GMO crops

Bayer ‘not surprised’ by second Roundup rebuff

For the second time in a week, the Supreme Court rejected Bayer's attempts to shield itself from lawsuits alleging that its Roundup weedkiller is carcinogenic. Bayer said it "is not surprised" by the decision on Monday and pointed to the possibility of a change in the legal environment in its favor.

GMO wheat approved for consumption in Australia and New Zealand

Food regulators approved a genetically modified wheat variety for human consumption in Australia and New Zealand, a victory in the rocky campaign to apply biotechnology to grains directly consumed as part of the diet. No GMO wheat is approved for sale in the United States.

UK’s Johnson opens door to GMO foods from the U.S., as he seeks trade deal

British Prime Minister Boris Johnson wasted no time, after officially exiting the European Union last Friday, in courting a bilateral trade deal with America, decrying “hysterical” fears about U.S. food standards such as genetically-modified crops, The Guardian reported. “I look at the …

Japan buys U.S. wheat, puts new GMO testing system in place

Japan's Ministry of Agriculture purchased $18 million worth of U.S. wheat last week, days after announcing it would not interrupt imports because of the discovery of GMO wheat in a fallow field in Washington State. The Japan Agricultural Times reported the ministry said on July 17 that it had adopted a new inspection method so there was no need to suspend purchases.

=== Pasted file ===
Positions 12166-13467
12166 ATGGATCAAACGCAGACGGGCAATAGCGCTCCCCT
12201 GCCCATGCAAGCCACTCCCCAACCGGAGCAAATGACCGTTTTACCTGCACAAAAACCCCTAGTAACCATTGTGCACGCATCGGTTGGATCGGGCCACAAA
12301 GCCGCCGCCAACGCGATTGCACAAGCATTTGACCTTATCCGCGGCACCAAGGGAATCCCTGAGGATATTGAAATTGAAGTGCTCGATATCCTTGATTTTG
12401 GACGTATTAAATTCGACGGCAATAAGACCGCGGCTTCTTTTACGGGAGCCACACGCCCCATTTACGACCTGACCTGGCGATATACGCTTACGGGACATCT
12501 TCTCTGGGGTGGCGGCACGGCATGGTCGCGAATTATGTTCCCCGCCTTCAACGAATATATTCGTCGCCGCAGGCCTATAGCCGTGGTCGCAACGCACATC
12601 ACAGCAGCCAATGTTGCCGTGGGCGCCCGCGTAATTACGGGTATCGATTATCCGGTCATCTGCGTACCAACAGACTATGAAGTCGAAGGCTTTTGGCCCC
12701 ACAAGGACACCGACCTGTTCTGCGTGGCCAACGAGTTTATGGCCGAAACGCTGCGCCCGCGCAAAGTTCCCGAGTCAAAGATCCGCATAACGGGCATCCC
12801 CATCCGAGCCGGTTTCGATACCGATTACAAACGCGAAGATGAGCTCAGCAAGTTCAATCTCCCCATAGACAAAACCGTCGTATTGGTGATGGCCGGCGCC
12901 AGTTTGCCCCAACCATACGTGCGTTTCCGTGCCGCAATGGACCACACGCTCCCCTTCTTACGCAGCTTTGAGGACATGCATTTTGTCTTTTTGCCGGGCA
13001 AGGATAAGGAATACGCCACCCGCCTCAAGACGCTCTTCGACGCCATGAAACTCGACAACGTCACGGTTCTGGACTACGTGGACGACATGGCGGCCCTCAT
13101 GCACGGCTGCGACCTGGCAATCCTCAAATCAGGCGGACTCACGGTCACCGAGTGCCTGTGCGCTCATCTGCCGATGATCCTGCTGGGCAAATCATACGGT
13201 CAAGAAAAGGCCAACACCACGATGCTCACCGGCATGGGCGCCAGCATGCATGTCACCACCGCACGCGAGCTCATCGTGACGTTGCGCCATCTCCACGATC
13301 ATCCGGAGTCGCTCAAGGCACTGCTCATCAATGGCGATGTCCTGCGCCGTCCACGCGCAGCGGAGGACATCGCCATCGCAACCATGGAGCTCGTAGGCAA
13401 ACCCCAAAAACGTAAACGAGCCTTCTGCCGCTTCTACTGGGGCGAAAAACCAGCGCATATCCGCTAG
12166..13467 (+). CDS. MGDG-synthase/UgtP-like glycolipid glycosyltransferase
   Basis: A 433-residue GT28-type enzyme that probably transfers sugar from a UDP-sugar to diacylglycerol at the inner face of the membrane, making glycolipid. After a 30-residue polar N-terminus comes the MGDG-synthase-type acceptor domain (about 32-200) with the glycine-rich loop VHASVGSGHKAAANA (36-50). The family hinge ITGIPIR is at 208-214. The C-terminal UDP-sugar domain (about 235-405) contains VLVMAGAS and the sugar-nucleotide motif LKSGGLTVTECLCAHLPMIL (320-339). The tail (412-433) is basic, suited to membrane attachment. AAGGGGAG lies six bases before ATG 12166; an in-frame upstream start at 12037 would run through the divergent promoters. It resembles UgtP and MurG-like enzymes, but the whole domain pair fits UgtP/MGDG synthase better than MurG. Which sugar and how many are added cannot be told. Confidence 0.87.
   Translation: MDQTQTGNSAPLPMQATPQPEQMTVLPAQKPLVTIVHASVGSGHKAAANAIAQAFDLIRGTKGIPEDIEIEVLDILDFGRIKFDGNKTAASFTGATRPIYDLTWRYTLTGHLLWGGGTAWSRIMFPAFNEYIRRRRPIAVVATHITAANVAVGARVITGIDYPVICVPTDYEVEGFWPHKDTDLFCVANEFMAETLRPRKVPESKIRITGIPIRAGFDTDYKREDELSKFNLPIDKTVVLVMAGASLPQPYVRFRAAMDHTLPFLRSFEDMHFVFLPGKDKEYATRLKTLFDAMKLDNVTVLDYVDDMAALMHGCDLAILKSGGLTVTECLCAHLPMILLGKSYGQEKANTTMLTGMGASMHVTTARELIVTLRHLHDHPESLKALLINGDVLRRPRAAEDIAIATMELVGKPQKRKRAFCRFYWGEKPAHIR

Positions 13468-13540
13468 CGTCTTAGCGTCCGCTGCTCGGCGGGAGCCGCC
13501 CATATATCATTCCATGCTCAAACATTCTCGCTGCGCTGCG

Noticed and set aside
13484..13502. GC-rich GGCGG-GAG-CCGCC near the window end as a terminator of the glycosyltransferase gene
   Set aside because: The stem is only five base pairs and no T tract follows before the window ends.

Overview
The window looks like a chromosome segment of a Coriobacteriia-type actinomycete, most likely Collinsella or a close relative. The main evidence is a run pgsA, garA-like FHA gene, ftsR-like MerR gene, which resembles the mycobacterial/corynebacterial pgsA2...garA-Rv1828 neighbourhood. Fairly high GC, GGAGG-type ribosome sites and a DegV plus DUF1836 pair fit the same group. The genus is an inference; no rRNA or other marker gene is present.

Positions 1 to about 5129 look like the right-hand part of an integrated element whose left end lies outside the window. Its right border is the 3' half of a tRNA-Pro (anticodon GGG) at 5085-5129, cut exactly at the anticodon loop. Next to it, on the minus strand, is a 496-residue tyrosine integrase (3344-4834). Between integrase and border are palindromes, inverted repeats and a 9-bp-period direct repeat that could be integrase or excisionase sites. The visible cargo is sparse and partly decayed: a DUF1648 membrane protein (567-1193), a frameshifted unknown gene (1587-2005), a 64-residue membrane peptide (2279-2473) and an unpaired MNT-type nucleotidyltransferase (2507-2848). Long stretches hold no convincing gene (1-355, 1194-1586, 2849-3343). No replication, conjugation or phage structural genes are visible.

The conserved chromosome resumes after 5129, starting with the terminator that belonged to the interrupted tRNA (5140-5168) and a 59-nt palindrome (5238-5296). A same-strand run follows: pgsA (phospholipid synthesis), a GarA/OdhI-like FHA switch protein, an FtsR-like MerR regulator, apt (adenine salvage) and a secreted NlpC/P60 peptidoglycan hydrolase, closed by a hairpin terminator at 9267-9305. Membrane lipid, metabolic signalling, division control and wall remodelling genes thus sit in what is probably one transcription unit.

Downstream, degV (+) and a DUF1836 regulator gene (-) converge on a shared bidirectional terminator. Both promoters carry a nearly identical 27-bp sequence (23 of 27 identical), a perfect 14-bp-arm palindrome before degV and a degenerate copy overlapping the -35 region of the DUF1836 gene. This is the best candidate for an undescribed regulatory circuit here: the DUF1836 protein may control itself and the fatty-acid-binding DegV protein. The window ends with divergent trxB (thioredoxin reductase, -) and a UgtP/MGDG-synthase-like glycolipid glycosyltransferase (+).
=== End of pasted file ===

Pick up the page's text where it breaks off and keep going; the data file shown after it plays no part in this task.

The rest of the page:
Ibach: Gene editing might fit in organic agriculture

The USDA official overseeing organic agriculture said the sector, which rejects GMO crops along with the use of synthetic fertilizers and pesticides, might benefit from gene-edited varieties. “There is the opportunity to open the discussion,” said Agriculture Undersecretary Greg Ibach.

USDA identifies two Monsanto strains in rogue GMO wheat in Washington State

The GMO wheat discovered growing wild in a Washington State field this spring actually sprouted from two different strains developed by Monsanto, the USDA announced over the weekend. Genetically engineered wheat is not approved for cultivation anywhere in the world, yet "volunteer" herbicide-resistant plants have been confirmed four times in the U.S. Northwest more than a decade after field trials ended.

Federal jury awards $80 million in Roundup trial

In a bellwether trial, a federal jury found Monsanto liable for causing blood cancer in a man who used its Roundup weedkiller, and awarded the man, Edwin Hardeman, more than $80 million in damages, said The Recorder.

FERN/Reveal investigation shows EPA ignored decades of science on dicamba drift

A new investigation by FERN and Reveal, from the Center for Investigative Journalism, shows that the EPA "ignored scientists’ warnings and extensive research that showed dicamba would evaporate into the air and ruin crops miles away, according to documents obtained through public records requests and lawsuits. Instead, the EPA’s approval was based on studies by the companies that manufacture dicamba, which independent scientists say were seriously flawed." (No paywall)

State regulators call for early cutoff date for dicamba use

Many states have reported significant complaints from farmers about dicamba damage to their crops and plants, said an association of state pesticide regulators in calling for the EPA to tighten its rules on use of the weedkiller.